• 1995 – Orville Redenbacher, American businessman, founded his own eponymous brand (b. 1907)
  • 2004 – Eddie Adams, American photographer and journalist (b. 1933)
  • 2004 – Skeeter Davis, American singer-songwriter (b. 1931)

Davis had one great and classic song, which she performs below live:

Meanwhile in Dobrzyn, it’s hunting season for Hili. She must be trying to lay on the fat for winter.

Hili: It’s a great ecosystem but something is lacking.
A: What?
Hili: Something fat.
In Polish:
Hili: Wspaniały ecosystem, ale czegoś tu brakuje.
Ja: Czego?
Hili: Czegoś tłustego.

And a picture of Kulka by Paulina:

From Facebook. For the backstory see here:

A FB post from Helen Pluckrose, one of the “Grievance Study” perpetrators:

From Jesus of the Day:

A tweet from Masih. Apparently girls in Afghanistan still aren’t allowed in school:

From Barry. This cat is either dumb or extraordinarily charitable, but it’s surely not hungry!

From the Auschwitz Memorial:

Tweets from Matthew. First, a comfy bodega cat:

Not a bodega cat:

These are apparently the real Beatles:

This is a clever cat, and I’ve put a video of his machinations belowl

See for yourself! I’ve tried to embed a “Tik Tok”:

@mrmilothechonk

This happens at least once a day 😂 #foryou #foryoupage #lol #comedy #viral #cats #catsoftiktok

♬ Mission Impossible (Main Theme) – Favorite Movie Songs

A nether eructation from a crab:

26 thoughts on “Sunday: Hili dialogue

  1. As long as Agfhanistan is ruled by the Taliban, hewing to the ideology of such strict Islam, it will never be able to be a modern nation. Women and girls have proven that they always belonged in all the functions of a nation, and to deny them access to public life is not only harmful to the female majority it is harmful to the rest of society by suppressing their economic contributions, intellectual contributions, and their insights into human relationshiips. This was clear to me when I was a kid, when I started listening to the femininsts my sister was reading such as Gloria Steinem, Betty Friedan, Angela Davis, and others.

    The invasion and war in Afghanistan by the US and allies was more to do with the “War on Terror” than to liberate women, and had the positive side effect of liberating women to a certain degree, and certainly educating girls (even though this remained hazardous for many girls.) The hope for Afghanistan is that the men who saw the positive effects of women in public life decide to join women’s fight for emergence and overthrow these mediavlists now in power.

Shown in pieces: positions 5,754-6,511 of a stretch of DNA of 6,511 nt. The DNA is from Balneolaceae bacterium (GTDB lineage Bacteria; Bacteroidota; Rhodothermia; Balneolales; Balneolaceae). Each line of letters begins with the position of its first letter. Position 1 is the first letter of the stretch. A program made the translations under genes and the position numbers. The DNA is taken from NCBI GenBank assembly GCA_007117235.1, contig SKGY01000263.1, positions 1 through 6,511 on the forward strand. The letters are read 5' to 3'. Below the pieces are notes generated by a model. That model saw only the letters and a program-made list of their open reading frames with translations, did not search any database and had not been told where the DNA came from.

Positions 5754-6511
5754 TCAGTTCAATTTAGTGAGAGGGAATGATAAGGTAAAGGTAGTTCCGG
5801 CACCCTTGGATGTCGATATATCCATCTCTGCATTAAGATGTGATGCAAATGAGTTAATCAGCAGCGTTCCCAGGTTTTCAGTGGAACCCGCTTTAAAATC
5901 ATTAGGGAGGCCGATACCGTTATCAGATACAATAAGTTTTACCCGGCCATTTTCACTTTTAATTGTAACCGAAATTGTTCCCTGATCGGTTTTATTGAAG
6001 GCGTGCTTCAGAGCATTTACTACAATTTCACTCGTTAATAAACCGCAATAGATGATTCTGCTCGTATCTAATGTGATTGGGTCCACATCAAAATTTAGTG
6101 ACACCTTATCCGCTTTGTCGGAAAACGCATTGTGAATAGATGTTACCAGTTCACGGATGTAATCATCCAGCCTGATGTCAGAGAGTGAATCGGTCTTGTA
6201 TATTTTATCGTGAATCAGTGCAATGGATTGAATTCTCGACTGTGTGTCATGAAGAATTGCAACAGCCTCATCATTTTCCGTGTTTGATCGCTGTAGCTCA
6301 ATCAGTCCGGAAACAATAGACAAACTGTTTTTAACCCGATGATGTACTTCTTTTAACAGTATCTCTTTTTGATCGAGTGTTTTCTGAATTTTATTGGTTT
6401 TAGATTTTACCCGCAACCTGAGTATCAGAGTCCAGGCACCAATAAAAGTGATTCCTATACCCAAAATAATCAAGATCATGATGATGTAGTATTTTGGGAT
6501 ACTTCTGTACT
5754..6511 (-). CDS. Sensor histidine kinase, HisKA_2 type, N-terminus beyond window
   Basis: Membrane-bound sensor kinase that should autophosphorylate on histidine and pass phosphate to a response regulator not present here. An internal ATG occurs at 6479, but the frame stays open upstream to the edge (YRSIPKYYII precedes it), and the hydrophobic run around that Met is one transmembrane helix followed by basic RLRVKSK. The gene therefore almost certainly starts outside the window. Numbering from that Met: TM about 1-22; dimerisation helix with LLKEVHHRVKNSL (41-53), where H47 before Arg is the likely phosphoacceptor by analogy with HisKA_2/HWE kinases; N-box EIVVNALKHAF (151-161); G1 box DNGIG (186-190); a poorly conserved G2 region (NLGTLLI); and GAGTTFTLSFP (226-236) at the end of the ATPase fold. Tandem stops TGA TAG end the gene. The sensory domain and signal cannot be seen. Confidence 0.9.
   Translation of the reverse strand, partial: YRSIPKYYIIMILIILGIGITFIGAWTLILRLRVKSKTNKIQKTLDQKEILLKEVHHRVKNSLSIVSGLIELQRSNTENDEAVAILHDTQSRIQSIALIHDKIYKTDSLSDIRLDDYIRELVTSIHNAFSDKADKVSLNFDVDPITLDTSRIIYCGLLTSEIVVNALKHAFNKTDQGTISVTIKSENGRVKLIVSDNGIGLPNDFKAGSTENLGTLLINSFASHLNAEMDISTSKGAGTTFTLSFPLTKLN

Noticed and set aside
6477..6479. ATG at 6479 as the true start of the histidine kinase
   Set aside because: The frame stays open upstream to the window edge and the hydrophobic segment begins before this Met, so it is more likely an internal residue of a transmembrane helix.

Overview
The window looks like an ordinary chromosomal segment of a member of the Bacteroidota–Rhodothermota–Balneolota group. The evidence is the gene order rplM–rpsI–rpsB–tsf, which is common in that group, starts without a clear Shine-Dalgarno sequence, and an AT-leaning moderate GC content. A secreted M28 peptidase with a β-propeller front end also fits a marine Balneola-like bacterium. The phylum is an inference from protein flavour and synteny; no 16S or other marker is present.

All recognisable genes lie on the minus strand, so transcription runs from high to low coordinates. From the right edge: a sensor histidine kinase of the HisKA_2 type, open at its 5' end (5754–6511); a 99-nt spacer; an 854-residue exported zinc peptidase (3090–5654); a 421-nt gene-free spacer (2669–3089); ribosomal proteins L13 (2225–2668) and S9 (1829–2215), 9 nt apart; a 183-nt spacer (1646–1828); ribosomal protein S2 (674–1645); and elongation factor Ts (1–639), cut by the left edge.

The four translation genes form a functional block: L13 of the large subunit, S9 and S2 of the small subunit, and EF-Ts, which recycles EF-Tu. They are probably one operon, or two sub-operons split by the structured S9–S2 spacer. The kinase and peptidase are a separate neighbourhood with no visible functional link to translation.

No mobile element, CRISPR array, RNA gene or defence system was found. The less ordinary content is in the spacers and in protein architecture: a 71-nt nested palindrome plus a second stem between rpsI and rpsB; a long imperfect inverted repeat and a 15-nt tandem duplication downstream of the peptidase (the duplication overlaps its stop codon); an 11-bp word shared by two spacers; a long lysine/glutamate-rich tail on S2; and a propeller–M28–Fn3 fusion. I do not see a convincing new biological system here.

1. I have a feeling that the Taliban leadership has decided to let women and girls go to school, separated from men and boys and fully covered, but that they lack control over the rest of the Taliban who continue their old ways. It is possible, given time, the leadership will be able to get the rest to toe the line but equally possible the leadership are just pandering to the modern world and will go back to the old ways when they think no one is looking. Of course, with cell phones and the internet there is always someone looking. Change might be brought about by accusing the leadership of not exerting sufficient control over their underlings and/or welching on their promise to allow girls and women to go to school.

      We can still hope. In the 1990s, the Taliban didn’t really run the country but act as a kind of morality police force. Now they have to run the country, keeping the lights and internet on, and dealing with other countries, they will have less time and inclination to do their moral policing.

      1. Many of the grey bearded turbans in charge of Afghanistan now are the exact same maniacs who ran it the first time so don’t hold your breath for change. Luckily as we know Islam has been perfect for 1300 years so I’m sure the girls will be OK.
        D.A.
        NYC

  2. Oh, and while I am here, Jerry. I sincerely thank you for putting up the pictures of from the Auschwitz Memorial. The number, 6 million, is very hard to humanize and we tend only to think of those murdered masses as they were when the survivors were being liberated. These photos show the people as they were in happier times, to better understand the lives that were taken from their friends, their families, and from all of us.

  3. George Washington lived only a few short years after leaving office as the 18th century medicine caught up with him. The guy that was first in war, first in peace and first in the hearts of some of his country men. Washington had high standards for himself and others and had little to say about Adams, and nothing good to say of Madison, Jefferson or Monroe. If you crossed him you were pretty much done and his early close friend and neighbor, George Mason soon found that out after turning against the Constitutional Convention in 1787. Some tried to replace him as Commander of the colonial army during the revolution but they got nowhere. Even Hamilton once learned you do not fool around with the boss and come out of it well.

    1. Tidal pools are known to be low oxygen environments. It looks to me like the crab is breathing by passing air over it’s gills. Notice the surface disturbance near it’s mouth parts.